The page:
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Wolfshead Software Blog

Some Random Programming Thoughts


Tag: Lisp

Woohoo! I just installed lispbuilder-sdl in about 3 minutes. Fantastic, I just need to remember to do:

(require :cffi)
(require :lispbuilder-sdl)

Plus I guess any other lispbuilder-sdl parts which we want to use.

More later.

I’ve used my Emacs+SBCL installation to process the  Reports from into Student and Teacher user names and profiles for the Moodle installation, plus creating the Courses and assigning both students and teachers to the correct courses. The process involved just shy of 7000 records so I was very happy that everything went so swimmingly. It took roughly a morning to do, most of which was spent massaging the csv files to have exactly the correct formats.

As a sideline I was also able to process the SIMS data to produce class-lists for all of the Maths Sets so that they could be uploaded to MyMaths, which took a grand total of about 2 hours. The main stumbling block being that I had the output file for the script set up as :if-exists :append instead of :if-exists :supersede which meant that no matter how I altered the script to correct it, all I could see was the incorrect initial lines. If I’d noticed earlier, it would have taken me approximately 30 minutes to do all in. Typical.

Tried last night to get my head round CL-PPCRE, the Common Lisp Regex library derived from a PERL library with a similar name. Unfortunately, I just ended up going round in circles. I think I need to go back and look at Regexes in another language that I know, as the Common Lisp examples are somewhat sparse.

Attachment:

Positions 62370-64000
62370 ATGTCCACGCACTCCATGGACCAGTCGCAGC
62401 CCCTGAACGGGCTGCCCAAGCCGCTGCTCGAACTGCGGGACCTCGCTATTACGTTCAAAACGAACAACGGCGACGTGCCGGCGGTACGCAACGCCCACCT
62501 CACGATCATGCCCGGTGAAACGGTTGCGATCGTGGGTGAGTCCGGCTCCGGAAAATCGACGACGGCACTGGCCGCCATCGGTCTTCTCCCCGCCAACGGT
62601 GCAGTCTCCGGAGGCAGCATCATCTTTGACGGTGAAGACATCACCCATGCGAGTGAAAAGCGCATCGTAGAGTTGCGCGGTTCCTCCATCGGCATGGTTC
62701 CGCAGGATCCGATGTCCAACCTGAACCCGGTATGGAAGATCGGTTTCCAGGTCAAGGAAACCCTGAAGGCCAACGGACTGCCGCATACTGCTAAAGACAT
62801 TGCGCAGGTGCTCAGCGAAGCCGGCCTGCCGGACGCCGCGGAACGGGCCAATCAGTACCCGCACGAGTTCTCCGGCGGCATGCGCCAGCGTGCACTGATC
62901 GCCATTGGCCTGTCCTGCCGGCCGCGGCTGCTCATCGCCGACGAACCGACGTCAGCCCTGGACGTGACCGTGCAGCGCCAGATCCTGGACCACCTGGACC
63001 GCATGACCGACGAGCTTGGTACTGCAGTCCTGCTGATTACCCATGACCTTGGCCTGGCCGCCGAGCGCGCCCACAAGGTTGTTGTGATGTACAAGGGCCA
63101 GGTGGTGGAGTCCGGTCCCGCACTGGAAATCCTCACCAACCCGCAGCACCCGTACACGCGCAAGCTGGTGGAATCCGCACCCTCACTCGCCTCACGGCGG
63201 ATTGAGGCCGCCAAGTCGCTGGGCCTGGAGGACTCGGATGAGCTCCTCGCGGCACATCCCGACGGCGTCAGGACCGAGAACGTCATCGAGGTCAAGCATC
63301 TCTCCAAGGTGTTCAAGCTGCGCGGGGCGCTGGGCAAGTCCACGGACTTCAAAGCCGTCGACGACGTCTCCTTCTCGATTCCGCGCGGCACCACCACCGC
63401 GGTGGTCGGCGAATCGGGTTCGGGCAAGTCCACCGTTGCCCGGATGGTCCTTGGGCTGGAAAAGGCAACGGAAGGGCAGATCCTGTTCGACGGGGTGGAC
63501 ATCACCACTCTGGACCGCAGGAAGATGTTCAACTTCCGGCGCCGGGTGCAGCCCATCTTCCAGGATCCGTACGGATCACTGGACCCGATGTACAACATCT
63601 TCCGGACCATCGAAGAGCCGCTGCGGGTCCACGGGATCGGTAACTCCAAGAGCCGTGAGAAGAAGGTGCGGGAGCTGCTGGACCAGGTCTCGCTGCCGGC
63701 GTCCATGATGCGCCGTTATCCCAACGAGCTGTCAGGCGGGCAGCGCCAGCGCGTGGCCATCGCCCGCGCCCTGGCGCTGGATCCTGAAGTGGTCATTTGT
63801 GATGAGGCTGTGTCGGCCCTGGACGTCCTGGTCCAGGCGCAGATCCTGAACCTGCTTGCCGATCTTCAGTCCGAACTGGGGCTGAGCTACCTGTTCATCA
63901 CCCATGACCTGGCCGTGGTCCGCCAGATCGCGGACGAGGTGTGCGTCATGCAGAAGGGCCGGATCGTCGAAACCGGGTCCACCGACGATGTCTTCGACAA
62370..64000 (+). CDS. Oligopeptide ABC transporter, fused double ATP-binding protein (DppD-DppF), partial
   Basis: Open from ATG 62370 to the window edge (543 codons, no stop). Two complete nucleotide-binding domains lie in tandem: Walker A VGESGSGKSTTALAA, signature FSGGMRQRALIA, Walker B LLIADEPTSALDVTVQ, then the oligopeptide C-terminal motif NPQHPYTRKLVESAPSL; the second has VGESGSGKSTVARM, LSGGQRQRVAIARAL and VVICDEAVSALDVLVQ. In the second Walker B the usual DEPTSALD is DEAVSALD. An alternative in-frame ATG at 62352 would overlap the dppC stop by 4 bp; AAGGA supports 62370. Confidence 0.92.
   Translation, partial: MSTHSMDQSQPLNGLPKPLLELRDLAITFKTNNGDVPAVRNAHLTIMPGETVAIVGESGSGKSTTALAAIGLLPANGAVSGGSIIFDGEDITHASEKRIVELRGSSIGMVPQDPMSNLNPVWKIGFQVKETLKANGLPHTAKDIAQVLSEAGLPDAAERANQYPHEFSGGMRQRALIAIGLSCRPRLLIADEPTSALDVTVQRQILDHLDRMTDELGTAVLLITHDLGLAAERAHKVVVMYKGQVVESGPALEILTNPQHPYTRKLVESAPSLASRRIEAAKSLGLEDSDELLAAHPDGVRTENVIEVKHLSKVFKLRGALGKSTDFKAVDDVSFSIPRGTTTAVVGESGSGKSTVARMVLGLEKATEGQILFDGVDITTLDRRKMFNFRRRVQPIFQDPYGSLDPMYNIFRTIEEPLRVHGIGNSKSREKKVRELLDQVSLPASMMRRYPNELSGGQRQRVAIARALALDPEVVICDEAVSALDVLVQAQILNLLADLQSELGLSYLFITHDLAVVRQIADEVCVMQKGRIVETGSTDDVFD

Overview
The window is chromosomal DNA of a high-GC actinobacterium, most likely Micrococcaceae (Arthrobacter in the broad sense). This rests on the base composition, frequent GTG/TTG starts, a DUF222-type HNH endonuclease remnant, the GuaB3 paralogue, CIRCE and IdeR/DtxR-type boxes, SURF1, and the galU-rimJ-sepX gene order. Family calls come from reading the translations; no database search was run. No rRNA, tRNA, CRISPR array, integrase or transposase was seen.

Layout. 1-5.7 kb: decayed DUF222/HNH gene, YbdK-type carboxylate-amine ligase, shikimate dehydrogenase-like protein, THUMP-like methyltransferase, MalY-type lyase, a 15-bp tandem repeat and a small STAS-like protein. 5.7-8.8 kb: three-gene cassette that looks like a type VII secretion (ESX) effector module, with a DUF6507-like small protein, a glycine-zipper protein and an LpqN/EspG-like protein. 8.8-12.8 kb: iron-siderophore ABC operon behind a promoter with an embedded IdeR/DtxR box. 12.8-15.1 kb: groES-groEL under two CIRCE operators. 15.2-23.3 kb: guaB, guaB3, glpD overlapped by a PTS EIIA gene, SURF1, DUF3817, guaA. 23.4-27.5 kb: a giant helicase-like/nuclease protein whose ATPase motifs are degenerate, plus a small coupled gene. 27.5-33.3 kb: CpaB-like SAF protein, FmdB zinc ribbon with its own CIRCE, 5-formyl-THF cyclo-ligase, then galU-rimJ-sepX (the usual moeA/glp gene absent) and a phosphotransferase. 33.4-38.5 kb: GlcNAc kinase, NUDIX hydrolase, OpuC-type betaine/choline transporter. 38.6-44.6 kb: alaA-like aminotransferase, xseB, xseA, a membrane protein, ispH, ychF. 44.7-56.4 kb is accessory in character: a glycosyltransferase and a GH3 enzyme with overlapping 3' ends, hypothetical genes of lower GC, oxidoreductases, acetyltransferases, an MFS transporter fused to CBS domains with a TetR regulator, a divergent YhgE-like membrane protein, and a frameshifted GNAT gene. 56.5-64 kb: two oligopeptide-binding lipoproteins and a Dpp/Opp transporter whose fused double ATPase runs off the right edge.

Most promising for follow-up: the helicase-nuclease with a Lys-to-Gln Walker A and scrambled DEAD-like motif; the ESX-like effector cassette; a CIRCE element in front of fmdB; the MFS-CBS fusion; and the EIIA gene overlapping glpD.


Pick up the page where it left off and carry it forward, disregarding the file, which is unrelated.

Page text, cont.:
Yesterday I became increasingly frustrated trying to download and install a library to use with my SBCL installation, a socket library (usocket and another which I can’t remember) in fact. This started me on my quest to work out how packaging works in Common Lisp. Hence my previous posts on make-package and defpackage, although these seem more for my own projects. To install other peoples libraries, asdf-install (which seems to use asdf: another system definition facility) seems to be one way to go.

To install asdf first in SBCL, we need to add the following to our .sbclrc file (I had to create this on Debian Lenny in my home folder):

(require :asdf)

since asdf is incorporated in SBCL we don’t need to download or install anything else. We need to add a local folder to the list of possible sites to install libraries in, I created a .sbcl folder with a sub-folder called asdf-registry in it, then added:

(pushnew "/home/amos/.sbcl/asdf-registry/" asdf:*central-registry* :test #'equal)

to the .sbclrc file. However when I started using asdf-install it ignored this folder and created two new folders called site and systems respectively, and a file called trusted-uids.lisp.

I then added:

(require :asdf-install)

to my .sbclrc file, again as I’m using SBCL this is all that is needed. Restarting my lisp (I closed down emacs, restarted it, and restarted slime – there is probably an easier way to do this but I’m not sure what it is) made asdf and asdf-install be available.

To use asdf-install we can install a library by using one of: